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9/20/18: SO/NOAO Joint Colloquium Series: Jennifer Lotz, Space Telescope Science Institute


Title: Quantifying Galaxy Evolution with Simulations and Machine Learning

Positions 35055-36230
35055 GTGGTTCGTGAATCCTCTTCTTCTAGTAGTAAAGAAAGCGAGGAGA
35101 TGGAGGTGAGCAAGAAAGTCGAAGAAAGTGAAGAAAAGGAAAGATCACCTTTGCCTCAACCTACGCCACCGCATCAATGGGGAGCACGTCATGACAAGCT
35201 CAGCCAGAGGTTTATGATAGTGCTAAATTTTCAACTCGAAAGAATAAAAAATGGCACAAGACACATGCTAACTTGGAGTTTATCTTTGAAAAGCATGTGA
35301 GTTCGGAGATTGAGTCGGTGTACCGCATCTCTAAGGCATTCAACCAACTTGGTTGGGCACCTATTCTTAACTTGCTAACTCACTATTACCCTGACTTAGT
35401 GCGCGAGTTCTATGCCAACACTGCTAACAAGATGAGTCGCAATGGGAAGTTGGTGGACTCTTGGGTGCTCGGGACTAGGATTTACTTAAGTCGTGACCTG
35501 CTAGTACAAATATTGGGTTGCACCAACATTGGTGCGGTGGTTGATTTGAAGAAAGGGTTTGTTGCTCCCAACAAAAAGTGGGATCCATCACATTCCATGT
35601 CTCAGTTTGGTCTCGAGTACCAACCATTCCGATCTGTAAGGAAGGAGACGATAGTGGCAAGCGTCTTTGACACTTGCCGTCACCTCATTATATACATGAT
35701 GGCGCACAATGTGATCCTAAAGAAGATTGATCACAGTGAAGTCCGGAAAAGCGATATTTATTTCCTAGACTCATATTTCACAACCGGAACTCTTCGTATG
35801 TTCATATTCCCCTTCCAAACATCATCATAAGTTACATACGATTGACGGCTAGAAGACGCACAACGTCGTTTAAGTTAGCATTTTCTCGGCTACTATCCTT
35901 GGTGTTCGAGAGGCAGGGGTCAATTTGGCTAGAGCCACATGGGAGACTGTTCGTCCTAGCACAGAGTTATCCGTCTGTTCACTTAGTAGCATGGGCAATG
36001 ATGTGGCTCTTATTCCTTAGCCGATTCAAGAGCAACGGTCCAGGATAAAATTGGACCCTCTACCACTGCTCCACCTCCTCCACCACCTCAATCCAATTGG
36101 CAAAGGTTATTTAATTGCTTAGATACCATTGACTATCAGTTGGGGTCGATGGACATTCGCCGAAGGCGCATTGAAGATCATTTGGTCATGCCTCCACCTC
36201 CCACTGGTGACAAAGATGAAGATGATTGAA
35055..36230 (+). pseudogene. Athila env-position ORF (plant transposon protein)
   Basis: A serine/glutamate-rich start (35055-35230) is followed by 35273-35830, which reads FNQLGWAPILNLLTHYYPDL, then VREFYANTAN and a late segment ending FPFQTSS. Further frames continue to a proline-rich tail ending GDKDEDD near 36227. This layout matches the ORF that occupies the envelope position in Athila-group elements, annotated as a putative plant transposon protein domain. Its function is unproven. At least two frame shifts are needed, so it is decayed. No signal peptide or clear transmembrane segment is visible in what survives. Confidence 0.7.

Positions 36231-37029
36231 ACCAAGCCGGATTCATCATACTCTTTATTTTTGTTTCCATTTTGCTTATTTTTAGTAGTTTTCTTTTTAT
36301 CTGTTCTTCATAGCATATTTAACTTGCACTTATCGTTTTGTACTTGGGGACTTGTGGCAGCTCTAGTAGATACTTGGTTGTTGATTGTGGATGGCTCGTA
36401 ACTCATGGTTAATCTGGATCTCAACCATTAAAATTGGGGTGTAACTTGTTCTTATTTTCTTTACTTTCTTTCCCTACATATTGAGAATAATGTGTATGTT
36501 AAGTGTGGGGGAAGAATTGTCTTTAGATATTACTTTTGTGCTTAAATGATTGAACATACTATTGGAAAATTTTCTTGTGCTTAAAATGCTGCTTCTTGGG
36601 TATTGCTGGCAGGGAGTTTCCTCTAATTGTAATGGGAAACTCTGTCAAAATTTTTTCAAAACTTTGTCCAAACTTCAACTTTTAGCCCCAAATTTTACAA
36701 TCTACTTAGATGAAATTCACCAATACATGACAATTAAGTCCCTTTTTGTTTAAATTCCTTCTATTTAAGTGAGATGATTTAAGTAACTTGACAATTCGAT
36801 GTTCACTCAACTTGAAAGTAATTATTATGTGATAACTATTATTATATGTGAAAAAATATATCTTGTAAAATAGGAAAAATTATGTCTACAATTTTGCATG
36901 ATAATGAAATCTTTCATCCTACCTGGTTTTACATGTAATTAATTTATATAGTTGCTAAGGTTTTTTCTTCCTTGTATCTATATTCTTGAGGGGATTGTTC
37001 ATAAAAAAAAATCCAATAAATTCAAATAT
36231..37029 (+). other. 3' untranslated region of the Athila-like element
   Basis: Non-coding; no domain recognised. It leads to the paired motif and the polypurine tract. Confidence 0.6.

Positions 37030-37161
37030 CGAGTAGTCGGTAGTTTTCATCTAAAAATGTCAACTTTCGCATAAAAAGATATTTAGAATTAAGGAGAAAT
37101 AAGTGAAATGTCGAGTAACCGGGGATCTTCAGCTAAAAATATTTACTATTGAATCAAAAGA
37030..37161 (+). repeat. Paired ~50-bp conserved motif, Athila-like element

The assembly of galaxies and their dark matter halos through mergers and accretion is a cornerstone of our current theoretical model of galaxy evolution. With the Sloan Digital Sky Survey and large HST extragalactic surveys, we now have a broad-brush picture of how the structures, star-formation rates, and stellar masses of galaxies have evolved over the past 10 billion years. But we do not understand yet the underlying physical processes connecting observed galaxy structures to their star-formation histories and stellar masses. With cosmological hydrodynamical simulations and numerical techniques for classifying galaxies and tracking their evolution over cosmic time, we seek to understand the physical metamorphosis of massive galaxies in the local Pan-STARRS and distant HST galaxy populations. In particular, we study the disappearance of compact galaxies, the emergence of bulge-dominated galaxies, and the role of galaxy mergers in their evolution. We also analyze simulated images from the ~(100 Mpc)^3 cosmological hydrodynamical simulations Illustris and Illustris TNG. The galaxy merger rates and model distributions of structure, color, and stellar mass are compared to the observed distributions at 0 < z < 3. We find that mock observations from numerical simulations are required to interpret the observed merger and pair fractions, and compute merger timescales. Using extreme deconvolution gaussian mixture models to track the evolution of observed size-mass distributions, we find that galaxies with large sizes and intermediate stellar masses appear most rapidly at z<3, regardless of color. The joint distributions of size/structure, color, and stellar mass place stringent constraints on the numerical simulations, and are not yet fully reproduced.